As spring blooms, Sancerre launches season for whites

Sancerre with lentil salad and grilled chicken
Pat has fond memories of traipsing through the Loire Valley one summer. As much as the rolling green land and the amazing fairy-tale châteaux, she remembers the food-friendly local wines. Then this winter we encountered some Cabernet Franc that reminded us how good Loire Valley reds can be with fish and lighter summer fare. The valley is home base to some of the greatest French wine grapes not called Cabernet Sauvignon or Chardonnay. With summer on the horizon, we realized it was time to rectify our lack of attention to Loire Valley wines—some of which are the quintessential sips at the end of long, warm day.

We got a respite from our chilly, damp spring last week in time for the forsythia to burst into bloom. It was warm enough to light the grill, so we brushed some lightly brined chicken with sesame oil and slow-grilled it over indirect heat. The non-vinous star of the meal was the accompanying cold lentil salad with crumbled goat cheese. (See recipe below.)

The wine was a 2015 Sancerre from Domaine de la Perrière. It’s the flagship white of Saget Perrière, ninth generation winemakers from Pouilly-sur-Loire, and worth far more than its $24 list price. U.S. consumers often dismiss Sancerre as “merely Sauvignon Blanc.” That’s a little like saying that a grand cru Burgundy is “only Chardonnay.” Sancerre is one of the best-rounded expressions of Sauvignon Blanc—full of luscious white fruit, full but not tart acids, and a minerality that cuts through unctuous cheeses or fish. This particular Sancerre has a remarkable freshness from the flower aromas of the first sniff to the lingering lemon zest in the aftertaste. It’s made entirely with wild yeasts and aged at least three months on the lees, where it picks up some bread-y aromas and an almost meaty mouth feel.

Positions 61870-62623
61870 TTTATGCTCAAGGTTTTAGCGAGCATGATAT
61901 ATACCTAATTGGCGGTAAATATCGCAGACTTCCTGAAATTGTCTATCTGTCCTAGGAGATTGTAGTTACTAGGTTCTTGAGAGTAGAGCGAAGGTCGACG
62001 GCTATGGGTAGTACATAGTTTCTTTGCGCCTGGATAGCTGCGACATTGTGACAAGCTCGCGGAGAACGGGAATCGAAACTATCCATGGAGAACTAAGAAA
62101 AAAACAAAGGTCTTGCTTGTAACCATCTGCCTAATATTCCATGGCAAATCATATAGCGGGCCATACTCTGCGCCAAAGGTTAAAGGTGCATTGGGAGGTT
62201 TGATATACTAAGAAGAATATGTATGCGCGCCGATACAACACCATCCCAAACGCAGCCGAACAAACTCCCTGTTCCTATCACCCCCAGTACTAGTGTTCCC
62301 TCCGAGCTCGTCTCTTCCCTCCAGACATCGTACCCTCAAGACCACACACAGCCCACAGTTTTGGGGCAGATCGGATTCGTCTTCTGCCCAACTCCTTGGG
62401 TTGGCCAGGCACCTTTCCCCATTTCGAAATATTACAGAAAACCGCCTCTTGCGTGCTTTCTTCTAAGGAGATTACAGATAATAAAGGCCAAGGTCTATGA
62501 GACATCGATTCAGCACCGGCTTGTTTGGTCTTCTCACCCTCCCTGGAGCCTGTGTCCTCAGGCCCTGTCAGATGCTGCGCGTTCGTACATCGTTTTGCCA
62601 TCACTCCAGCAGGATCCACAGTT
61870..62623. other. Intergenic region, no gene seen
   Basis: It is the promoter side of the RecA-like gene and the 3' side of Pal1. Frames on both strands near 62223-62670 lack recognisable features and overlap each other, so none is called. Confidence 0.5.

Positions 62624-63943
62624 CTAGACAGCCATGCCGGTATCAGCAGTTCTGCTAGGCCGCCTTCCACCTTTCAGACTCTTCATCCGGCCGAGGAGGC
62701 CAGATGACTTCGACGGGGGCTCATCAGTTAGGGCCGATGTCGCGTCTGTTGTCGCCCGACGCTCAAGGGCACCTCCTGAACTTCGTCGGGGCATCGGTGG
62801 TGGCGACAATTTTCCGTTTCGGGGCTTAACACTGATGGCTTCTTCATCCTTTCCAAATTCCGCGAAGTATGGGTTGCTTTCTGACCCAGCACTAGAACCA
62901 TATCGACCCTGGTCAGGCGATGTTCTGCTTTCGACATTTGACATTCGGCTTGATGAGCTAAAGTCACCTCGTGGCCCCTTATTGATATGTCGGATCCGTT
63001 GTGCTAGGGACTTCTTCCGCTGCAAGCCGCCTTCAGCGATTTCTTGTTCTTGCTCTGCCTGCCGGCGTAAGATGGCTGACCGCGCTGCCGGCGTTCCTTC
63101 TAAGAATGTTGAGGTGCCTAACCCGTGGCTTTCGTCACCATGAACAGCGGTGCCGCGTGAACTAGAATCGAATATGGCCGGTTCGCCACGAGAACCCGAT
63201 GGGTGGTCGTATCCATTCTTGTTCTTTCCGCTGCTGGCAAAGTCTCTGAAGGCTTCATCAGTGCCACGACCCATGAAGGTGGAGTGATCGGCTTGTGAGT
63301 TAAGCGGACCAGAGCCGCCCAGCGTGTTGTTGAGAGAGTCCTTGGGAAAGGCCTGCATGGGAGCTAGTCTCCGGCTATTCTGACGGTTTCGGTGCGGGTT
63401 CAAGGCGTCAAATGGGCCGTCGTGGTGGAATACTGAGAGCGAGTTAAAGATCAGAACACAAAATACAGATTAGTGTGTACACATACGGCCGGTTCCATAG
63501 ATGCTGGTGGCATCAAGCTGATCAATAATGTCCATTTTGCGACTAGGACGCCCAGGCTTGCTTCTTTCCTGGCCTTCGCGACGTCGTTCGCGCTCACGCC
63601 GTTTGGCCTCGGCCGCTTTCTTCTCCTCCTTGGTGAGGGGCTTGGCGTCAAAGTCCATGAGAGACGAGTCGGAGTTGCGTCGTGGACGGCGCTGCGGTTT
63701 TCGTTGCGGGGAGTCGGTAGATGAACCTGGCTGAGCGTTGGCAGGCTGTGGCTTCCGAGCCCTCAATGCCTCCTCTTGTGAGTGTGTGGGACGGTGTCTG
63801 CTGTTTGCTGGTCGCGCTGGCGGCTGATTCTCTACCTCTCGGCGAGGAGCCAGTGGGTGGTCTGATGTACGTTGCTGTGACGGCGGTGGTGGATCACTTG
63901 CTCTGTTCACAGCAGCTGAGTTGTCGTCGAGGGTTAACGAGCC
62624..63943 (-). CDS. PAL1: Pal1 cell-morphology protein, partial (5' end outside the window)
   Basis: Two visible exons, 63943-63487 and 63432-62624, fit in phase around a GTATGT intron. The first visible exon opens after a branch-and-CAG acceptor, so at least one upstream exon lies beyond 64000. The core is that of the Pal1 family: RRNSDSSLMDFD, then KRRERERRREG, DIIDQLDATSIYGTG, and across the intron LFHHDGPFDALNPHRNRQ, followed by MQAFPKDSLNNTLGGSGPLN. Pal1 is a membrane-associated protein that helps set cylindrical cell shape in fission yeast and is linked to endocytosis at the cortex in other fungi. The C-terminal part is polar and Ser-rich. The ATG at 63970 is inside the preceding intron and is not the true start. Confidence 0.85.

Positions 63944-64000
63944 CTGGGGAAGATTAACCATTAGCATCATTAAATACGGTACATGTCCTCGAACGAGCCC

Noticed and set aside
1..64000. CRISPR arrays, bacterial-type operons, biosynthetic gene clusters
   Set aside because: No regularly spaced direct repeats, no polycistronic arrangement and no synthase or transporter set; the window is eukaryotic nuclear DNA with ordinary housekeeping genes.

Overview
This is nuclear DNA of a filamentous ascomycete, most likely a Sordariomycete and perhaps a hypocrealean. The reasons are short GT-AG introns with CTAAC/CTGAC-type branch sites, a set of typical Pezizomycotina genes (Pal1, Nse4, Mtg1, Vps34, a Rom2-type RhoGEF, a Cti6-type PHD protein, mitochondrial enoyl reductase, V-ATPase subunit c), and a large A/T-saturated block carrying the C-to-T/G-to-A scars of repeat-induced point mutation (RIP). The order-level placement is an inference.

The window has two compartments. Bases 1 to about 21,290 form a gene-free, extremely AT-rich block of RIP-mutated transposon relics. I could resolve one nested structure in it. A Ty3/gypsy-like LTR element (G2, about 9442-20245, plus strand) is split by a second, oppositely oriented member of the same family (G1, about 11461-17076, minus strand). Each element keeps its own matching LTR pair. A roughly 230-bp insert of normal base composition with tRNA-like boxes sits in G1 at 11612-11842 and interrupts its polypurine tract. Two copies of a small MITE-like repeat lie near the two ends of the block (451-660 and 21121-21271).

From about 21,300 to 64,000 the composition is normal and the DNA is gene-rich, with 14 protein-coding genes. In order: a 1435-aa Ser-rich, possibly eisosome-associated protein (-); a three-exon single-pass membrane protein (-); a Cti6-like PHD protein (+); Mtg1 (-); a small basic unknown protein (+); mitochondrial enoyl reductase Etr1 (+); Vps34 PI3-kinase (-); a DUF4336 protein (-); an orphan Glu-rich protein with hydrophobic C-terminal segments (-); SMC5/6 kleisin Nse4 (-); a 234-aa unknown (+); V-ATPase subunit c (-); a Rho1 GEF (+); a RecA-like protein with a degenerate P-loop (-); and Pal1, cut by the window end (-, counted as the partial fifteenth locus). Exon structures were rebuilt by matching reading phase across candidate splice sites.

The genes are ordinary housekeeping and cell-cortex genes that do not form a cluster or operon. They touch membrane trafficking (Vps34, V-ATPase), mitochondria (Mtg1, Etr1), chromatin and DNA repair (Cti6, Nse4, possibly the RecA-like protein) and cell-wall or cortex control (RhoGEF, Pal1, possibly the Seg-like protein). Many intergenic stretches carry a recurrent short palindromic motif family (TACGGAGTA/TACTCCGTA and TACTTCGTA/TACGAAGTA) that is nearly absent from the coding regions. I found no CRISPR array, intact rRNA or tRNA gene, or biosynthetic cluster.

FRENCH LENTIL SALAD


This recipe is adapted from a version that David Leibovitz published in My Paris Kitchen. He has another variation on his web site (www.davidlebovitz.com), and we’ve found additional variants in several French cookbooks. But we credit Leibovitz for turning us on to the dish, which we’ve altered and adapted over the years. Thanks, David.

Makes 6 cups

Ingredients

1 1/2 cups Le Puy green lentils
4 cups water
2 teaspoons sea salt
1 bay leaf
1/2 teaspoon dried thyme
1 cup peeled and finely diced carrot
1 cup peeled and finely diced celery
1 small onion, peeled and finely diced
1 tablespoon wine vinegar
1 1/4 teaspoons sea salt
1 teaspoon Dijon mustard
1/3 cup olive oil
1 shallot, peeled and minced
freshly ground black pepper
1/2 cup chopped flat-leaf parsley
1 cup walnuts, toasted and chopped to small pea size
1 cup crumbled fresh chèvre

Directions

Place lentils in a 3-quart saucepan. Add 4 cups of water and 2 teaspoons salt to cover lentils by about 2 inches. Add bay leaf and thyme. Bring to a boil, then reduce heat and simmer for 15 minutes. Add the carrot, celery, and onion and cook 5 minutes more. Be careful not to overcook lentils.

While lentils are cooking, whisk together the vinegar, salt, mustard, oil, and shallot in a large bowl.

Drain the lentils and vegetables well. Stir them into the dressing while still warm, coating the lentils completely. Remove the bay leaf and let mixture cool to room temperature, turning it over a few times as it cools to distribute dressing. Add a few twists of black pepper and stir in parsley, walnuts, and goat cheese before serving. We like to serve in small crowns molded in a 1/3 cup measuring cup.

05

05 2017